Interestingly, the rear of the T10
features an AMR sized slot. It's a nice feature to have 7 slots plus the AMR half-slot if you have an AMR device, but for most users the AMR is really a waste. As we mentioned before there's also an integrated lock on the back of case that allows you to lock the box down if necessary.
The case has a
set of fold out feet to help keep it from falling over, as it is a somewhat narrow case to begin with. The four feet can fold out of the way when not required.
||The FDD/HDD rack pulls out to allow
easy installation drives. It uses a little metal lever to keep it in place, but this method proved a bit difficult to engage fully most of the time.|
The 5.25" rack pulls out to allow
drives to be inserted. We found it a lot simpler to simply install the drives
with only one set of screws (rather than removing the entire rack assembly). It saves time and for all intensive purposes keeps
the drives solidly in place. Still this was one of the T10's better features, as is the removeable 3.5" rack.|
||An extra rack for attaching a drive
is located in the very rear of the case directly above the power supply.
To attach a drive, the sled pulls out and the drive is screwed in from the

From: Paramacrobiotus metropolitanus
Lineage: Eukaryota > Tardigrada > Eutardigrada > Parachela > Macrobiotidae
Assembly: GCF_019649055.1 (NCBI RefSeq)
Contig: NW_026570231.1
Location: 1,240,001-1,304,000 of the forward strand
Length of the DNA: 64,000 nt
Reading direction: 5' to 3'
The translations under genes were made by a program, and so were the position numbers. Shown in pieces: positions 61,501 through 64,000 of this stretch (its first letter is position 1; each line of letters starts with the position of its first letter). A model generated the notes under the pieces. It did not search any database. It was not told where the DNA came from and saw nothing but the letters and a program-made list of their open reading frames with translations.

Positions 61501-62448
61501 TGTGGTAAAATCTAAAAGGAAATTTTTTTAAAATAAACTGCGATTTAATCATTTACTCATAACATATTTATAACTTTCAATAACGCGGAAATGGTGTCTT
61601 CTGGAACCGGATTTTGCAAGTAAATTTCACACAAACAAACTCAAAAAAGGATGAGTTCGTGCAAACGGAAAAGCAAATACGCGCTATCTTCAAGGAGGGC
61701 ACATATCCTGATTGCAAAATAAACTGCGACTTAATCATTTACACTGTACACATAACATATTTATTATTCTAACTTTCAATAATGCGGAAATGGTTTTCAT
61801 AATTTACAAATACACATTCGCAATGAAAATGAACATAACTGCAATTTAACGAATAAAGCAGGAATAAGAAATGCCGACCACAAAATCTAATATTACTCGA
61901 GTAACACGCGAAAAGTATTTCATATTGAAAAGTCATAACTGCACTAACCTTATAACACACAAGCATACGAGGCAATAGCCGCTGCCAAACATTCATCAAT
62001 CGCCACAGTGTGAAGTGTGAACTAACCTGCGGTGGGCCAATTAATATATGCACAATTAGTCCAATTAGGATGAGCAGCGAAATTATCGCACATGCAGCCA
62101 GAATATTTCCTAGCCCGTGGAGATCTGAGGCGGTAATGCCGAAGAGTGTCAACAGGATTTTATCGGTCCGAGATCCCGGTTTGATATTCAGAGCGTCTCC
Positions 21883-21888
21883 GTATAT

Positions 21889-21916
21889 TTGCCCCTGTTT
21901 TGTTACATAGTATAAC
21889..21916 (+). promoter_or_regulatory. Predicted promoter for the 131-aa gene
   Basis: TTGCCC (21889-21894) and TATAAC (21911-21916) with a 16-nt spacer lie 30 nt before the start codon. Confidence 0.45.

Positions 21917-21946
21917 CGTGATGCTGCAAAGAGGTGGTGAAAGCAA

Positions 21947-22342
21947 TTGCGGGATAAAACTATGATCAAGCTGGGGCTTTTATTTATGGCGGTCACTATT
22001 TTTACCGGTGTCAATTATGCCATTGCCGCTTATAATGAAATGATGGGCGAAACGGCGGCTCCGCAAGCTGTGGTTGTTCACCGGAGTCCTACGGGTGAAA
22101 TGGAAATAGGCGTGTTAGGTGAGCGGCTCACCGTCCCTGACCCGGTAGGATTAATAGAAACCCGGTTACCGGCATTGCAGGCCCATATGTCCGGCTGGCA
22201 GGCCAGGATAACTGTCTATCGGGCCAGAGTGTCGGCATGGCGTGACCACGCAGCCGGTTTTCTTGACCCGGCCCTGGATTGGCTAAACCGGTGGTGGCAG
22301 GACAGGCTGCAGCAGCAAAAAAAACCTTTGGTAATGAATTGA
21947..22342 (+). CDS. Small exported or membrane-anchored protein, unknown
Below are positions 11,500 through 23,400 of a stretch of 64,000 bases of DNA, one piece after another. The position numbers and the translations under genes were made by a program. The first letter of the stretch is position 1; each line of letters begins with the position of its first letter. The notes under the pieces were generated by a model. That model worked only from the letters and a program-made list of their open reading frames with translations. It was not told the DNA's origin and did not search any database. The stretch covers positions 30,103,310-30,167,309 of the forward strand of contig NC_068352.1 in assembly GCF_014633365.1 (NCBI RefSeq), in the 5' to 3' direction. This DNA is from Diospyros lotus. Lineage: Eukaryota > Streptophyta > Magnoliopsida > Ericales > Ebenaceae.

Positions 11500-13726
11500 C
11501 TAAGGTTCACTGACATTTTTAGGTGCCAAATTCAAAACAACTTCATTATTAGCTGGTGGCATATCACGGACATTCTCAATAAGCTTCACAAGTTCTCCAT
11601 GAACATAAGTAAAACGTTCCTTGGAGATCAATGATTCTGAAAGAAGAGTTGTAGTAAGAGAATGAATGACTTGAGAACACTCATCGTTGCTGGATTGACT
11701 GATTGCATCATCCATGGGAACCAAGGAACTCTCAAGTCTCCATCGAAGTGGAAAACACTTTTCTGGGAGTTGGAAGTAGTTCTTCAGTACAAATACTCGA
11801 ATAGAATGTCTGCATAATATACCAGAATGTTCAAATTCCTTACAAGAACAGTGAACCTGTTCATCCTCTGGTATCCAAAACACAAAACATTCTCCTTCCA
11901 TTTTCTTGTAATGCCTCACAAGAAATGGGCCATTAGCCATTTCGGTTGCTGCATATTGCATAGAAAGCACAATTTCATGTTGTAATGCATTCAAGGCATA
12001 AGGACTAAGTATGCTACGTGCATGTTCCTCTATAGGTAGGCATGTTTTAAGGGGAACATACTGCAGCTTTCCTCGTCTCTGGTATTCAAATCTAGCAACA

bottom. Installing a 7200RPM drive in this position may not be advisable as there may not be sufficient cooling.|
Starting with the
motherboard, which has to be dropped in, things start
to go downhill from there. Putting HDD or FDD drives in is easy enough,
but installing a CDROM is more complicated then it really ought to be. Why,
well not because of the removeable frame, but because all the 5.25" devices sit behind the bezel. That means it has to come off before anything can be installed or removed. Which also means the
whole case literally has to come to pieces.
Notice how the slot covers have to be pushed in to be
installed? The front bezel covers whatever is in the 5.25" bays by a few millimeters. Thus the case has to be completely dissembled before anything can be slid into the bays.
For those of us who drop in devices like a CDROM momentarily (usually with just the side panel removed), this presents an annoying stumbling point.
Probably the worst feature of this overdone
case is the "ON" switch - and I might add that is the worst possible area to have problems. To turn on the system you have to turn this very small piece of plastic while pushing it in against a rather stiff spring. To shut the computer off manually you basically have to do the same thing. The reset button "conveniently" requires a pen or paperclip to get it to work. Neither is of any real use.
The bottom line is that this case is
incredibly difficult to turn on, to reset, to install new components, is over
built, and poorly designed in general. The removeable drive bays are the few saving graces for this case, but the bezel and awkward panel systeml rears its ugly head and impacts on their usefulness. Always, the best test of any equipment is how long it remains in use. We bought this case a while ago, and the only part of it we still use is the power supply (which was dropped into a $35 case we bought to replace the Elan Vital T10). Yes it's that bad.